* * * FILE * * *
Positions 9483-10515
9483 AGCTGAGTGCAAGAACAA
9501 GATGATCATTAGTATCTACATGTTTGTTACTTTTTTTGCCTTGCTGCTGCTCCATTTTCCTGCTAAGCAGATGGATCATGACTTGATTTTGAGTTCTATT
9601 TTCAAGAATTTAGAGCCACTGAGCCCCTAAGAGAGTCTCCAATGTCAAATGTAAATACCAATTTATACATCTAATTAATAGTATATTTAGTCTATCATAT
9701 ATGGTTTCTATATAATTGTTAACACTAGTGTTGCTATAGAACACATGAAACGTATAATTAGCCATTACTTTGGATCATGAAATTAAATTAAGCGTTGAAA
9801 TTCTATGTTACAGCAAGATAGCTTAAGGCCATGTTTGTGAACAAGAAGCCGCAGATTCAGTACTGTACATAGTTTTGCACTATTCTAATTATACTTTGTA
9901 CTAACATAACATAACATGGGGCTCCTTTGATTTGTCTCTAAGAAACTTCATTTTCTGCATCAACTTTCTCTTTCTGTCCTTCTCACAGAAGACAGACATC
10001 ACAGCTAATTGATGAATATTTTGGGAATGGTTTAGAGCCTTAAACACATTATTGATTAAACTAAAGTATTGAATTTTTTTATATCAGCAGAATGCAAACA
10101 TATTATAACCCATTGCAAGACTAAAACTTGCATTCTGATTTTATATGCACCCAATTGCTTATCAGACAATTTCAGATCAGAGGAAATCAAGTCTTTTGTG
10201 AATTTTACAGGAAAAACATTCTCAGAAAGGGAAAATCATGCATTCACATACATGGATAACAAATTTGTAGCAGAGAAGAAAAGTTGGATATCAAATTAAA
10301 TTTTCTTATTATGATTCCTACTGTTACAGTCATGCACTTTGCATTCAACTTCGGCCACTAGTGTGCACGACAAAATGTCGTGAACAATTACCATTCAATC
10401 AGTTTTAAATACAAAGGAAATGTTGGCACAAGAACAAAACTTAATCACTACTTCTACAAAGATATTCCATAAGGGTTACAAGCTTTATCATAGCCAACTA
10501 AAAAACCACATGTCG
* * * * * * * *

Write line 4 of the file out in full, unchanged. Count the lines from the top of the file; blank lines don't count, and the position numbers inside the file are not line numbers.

9601 TTCAAGAATTTAGAGCCACTGAGCCCCTAAGAGAGTCTCCAATGTCAAATGTAAATACCAATTTATACATCTAATTAATAGTATATTTAGTCTATCATAT